That he was an “oddity” or an eccentric. For Americans, a true gentleman was a man of honor and integrity; someone who embraced rigid rules of etiquette and manners, demonstrated emotional self-restraint, exhibited a proper sense of decorum in public and displayed elegance in speech and dress. The impressions of Lee by his American contemporaries revealed a provincial misunderstanding about what it meant to be an English gentleman. Although Lee’s outward appearance and behavior did not meet with American standards of gentility, in his background, upbringing, financial independence, and classical education Lee was an English gentleman.

Moreover, much of Lee’s behavior evidenced signs of what modern psychiatry would classify as manic depression.

Charles Lee is featured as one of the main antagonists in the video game Assassin’s Creed. How accurate is this portrayal of Lee as the ultimate villain?

I first heard about the video game Assassin’s Creed 3 from one of my students at Union County College. I could not believe that the subject of my research was a key character in a video game set during the American Revolution. Perhaps the game designers chose Lee as the game’s ultimate villain because he lacked political savvy and throughout his career he openly challenged the decisions of his superior officers and, of course, during the American Revolution became Washington’s chief antagonist. Lee was ambitious and an opportunist; he was a person who was willing to do whatever was necessary to achieve his goals. Many of Lee’s actions and decisions exemplified the saying “the end justifies the means.”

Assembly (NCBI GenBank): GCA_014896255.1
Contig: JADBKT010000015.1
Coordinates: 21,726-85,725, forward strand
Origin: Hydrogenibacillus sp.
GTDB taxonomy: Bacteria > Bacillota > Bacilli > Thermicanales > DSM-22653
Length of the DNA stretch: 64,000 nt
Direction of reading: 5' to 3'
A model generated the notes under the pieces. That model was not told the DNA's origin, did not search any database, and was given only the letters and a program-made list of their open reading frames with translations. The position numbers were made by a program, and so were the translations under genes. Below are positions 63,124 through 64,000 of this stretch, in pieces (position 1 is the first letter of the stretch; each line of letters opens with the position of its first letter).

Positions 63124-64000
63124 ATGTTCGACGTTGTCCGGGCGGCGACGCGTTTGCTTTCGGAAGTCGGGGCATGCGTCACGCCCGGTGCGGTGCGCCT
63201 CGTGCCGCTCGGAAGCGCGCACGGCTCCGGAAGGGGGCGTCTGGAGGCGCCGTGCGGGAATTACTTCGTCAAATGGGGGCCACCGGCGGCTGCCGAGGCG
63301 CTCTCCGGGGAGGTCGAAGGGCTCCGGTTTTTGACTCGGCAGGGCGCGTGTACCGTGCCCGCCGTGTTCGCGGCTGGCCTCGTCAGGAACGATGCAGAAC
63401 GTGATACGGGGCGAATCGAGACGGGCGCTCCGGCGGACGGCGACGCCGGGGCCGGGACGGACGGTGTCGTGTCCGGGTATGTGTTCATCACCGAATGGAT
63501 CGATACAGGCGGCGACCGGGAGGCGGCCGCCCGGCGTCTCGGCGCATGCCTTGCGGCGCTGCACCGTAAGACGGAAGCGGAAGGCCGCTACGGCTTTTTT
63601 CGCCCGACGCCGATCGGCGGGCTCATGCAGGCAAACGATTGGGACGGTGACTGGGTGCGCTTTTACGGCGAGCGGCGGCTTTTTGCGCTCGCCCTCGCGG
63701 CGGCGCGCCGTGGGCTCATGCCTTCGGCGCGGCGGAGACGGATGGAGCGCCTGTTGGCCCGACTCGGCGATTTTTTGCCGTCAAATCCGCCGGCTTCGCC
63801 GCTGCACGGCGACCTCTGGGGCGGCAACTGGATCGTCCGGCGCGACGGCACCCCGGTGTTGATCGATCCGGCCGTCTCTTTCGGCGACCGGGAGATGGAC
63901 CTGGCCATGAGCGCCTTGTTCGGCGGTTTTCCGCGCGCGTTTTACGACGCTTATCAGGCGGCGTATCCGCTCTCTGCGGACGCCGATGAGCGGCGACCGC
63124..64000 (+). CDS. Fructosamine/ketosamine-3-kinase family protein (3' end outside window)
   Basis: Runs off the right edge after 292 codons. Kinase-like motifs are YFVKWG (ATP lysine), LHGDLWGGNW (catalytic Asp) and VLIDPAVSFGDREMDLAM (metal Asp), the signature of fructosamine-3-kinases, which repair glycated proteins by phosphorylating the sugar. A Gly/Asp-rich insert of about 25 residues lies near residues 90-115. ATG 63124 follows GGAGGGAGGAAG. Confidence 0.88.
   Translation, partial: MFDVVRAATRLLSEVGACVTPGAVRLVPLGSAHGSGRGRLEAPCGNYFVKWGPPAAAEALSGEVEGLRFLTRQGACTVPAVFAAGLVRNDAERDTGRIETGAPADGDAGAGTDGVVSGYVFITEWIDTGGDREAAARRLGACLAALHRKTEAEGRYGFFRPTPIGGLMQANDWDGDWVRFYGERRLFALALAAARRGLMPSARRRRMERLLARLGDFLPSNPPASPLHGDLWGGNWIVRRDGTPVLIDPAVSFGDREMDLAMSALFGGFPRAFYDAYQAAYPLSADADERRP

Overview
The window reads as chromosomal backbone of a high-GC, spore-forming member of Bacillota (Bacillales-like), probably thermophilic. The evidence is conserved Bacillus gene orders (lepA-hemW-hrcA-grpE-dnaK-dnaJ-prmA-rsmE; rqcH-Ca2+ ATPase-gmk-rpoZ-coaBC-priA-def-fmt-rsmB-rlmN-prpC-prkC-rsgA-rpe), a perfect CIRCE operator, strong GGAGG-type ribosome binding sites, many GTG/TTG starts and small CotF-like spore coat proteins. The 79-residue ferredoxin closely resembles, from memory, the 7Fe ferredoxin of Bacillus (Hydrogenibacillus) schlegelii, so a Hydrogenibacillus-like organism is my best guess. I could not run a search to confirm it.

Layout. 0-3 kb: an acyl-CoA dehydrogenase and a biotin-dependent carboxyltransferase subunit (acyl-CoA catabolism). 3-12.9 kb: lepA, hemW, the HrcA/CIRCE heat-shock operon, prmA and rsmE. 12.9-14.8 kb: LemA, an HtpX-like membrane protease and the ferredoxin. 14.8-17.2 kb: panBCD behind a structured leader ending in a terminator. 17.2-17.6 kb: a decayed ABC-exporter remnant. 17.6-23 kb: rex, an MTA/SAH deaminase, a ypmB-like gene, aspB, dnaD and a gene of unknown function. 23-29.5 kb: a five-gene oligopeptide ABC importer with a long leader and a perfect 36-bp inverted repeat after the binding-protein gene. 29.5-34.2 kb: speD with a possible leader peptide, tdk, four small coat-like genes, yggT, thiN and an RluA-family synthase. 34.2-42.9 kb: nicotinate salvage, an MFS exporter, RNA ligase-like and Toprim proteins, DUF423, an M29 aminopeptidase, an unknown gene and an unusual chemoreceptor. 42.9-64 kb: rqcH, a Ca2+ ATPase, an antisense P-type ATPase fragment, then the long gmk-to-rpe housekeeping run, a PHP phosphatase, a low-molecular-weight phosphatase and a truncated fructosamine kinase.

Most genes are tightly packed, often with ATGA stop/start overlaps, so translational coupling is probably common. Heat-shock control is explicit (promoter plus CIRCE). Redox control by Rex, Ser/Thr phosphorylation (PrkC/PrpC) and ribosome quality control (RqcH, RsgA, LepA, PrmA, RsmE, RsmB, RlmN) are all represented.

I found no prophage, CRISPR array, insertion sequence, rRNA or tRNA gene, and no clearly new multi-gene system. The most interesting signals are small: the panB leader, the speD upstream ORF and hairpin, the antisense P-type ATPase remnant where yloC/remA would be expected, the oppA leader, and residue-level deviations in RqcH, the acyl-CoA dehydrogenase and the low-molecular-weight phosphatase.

What do you hope readers learn from your book?

I hope that readers come away from the book with a new view of Charles Lee as a complex, fascinating person who made important contributions to the Revolutionary era as a propagandist and as a soldier and whose ideas on the education of women and on democratic societies set him apart from many of his contemporaries. I also hope that readers will gain new insights into the way the Americans waged the Revolutionary war and debated the question of the proper military organization in a democracy.

Book trailer for Renegade Revolutionary

In November 1774, a pamphlet to the “People of America” was published in Philadelphia and London. It forcefully articulated American rights and liberties and argued that the Americans needed to declare their independence from Britain. The author of this pamphlet was Charles Lee, a former British army officer turned revolutionary, who was one of the earliest advocates for American independence. Lee fought on and off the battlefield for expanded democracy, freedom of conscience, individual liberties, human rights, and for the formal education of women.

Phillip Papas is Associate Professor of History at Union County College in Cranford, New Jersey. He is the author of Renegade Revolutionary: The Life of General Charles Leeavailable now from NYU Press.

Many thanks to the team at New York Dub for producing this gorgeous trailer!

One Day in December: Starred review in Library Journal

One Day in December casts a spotlight on the remarkable “missing actor” of the Cuban Revolution, Celia Sánchez. Based on ten years of original research, the biography draws on interviews with Sánchez’s friends, family, and comrades in the rebel army, along with countless letters and documents.

Alice Walker “loved the book;” Sapphire, author of Push, called it “a damn good read;” and most recently, the book has received a much-deserved starred review in Library Journal!

From Library Journal, May 1, 2013

Stout, Nancy. One Day in December: Celia Sanchez and the Cuban Revolution. Monthly Review. 2013. 457p. illus. bibliog. index. ISBN 9781583673171. $28.95. BIOG